Gentrificiation for all

Submitted by Matthew on 28 October, 2015 - 11:33 Author: Martin Thomas

The capitalist housing market predominantly separates “nice” areas from “rough” areas. In the “nice” areas, people pay higher prices; bigger and posher houses and better shops and amenities and transport facilities are built. In the “rough” areas, only cheap and poor-quality housing is built; shops, amenities, and transport remain poor.

The social divide, once established, tends to grow. But the market has cross-currents. Inner cities combine bits where rich people afford high prices to be near to city-centre facilities, and nearby bits where poor people can’t afford not to pay for cramped and crumbling housing because they must be near city-centre job openings. A poor inner-city area may be “turned round” initially by younger, childless, better-off people moving in because they value city-centre access enough not to mind cramped housing or seedy surroundings. That turnaround can spiral to turn a poor area into a rich one.

My argument (contested by Bruce Robinson, Solidarity 381) is not at all to endorse the market because of those cross-currents, still less to endorse the very existence of social inequalities! It is that we should not indict those cross-currents as the specially bad bit of market workings, and regard the main drift (keeping posh areas posh, and poor areas poor) as relatively benign. Yes, we want democratic planning. That planning should aim for levelling up and for socially mixed areas, not for “gentry” to be gated out of “proletarian” areas and proletarians gated out of posh areas. For “gentrification” for all!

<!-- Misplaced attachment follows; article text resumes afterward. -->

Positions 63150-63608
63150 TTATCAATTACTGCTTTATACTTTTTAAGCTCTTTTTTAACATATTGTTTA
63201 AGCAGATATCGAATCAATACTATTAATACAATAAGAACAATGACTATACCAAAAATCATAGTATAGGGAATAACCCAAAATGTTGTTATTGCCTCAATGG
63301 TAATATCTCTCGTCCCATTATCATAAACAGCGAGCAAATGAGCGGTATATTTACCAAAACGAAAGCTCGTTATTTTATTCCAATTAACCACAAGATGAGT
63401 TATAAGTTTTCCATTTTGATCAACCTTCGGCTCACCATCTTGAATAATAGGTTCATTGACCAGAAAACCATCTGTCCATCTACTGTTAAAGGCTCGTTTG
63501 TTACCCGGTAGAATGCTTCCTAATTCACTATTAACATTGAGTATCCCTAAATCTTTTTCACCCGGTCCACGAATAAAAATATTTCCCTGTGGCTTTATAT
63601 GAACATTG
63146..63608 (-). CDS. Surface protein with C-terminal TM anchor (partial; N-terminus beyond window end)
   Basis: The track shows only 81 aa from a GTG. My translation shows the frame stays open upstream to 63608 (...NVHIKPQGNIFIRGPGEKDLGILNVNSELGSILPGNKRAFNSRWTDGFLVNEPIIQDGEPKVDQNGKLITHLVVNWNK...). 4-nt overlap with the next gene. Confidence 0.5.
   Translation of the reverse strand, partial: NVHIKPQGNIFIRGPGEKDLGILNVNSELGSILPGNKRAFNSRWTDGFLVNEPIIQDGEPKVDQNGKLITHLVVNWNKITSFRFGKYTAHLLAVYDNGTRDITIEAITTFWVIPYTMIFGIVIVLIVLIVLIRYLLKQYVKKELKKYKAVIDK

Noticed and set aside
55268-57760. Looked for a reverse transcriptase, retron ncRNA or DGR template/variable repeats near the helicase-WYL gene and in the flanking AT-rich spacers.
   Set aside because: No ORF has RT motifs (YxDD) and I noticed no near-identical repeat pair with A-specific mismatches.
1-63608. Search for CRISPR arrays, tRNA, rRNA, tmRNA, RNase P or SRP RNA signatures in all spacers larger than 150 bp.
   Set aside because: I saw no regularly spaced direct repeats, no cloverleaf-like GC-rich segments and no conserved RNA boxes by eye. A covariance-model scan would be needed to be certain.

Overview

Both Bruce and I refer to Islington. As the Monopoly board shows, Islington was long a notoriously poor area. When Risinghill School, near the Angel Islington, was shut down by the Inner London Education Authority in 1965 because the teachers refused to hit the students, a big reason for the authority’s alarm was that the liberal experiment was being tried in such a “rough” area. Now the Angel is as posh as Islington gets.

But, despite what Bruce writes, you don’t have to walk far even from the Angel to escape posh “uniformity”. The old Risinghill School, renamed Elizabeth Garrett Anderson, has a plebeian student population, over 90% from recent-migrant families. Islington Green school (renamed CoLA Islington), not many yards in the opposite direction from the Angel, is also plebeian.

Through long battles in the 1970s the Islington Labour Parties became unusually lively and left-wing. Jeremy Corbyn’s political career has been based on that. The base of the left was mainly (though by no means all) incomers, while people like Michael O’Halloran and Bill Bayliss on the right cultivated a base among longer-time locals. There were snooty and posh people among the leftish incomers, but there was nothing progressive in O’Halloran’s and Bayliss’s defence of “proletarian” localism.

Ten or fifteen years ago, the Independent Working Class Association had some success (up to 27% of the vote) in Clerkenwell (where Bruce used to live), on a basis of resentment against newer incomers (mostly better-off workers rather than actual bourgeois). The IWCA were leftists of sorts, rather than Bayliss-type right-wingers, but addled, leading instinctive resentments into a blind alley. To repeat: the enemy is not better-off workers, or middle-class people, even snooty and annoying ones, and the answer is not to cordon off such people into homogeneously posh areas. The enemy is capital.

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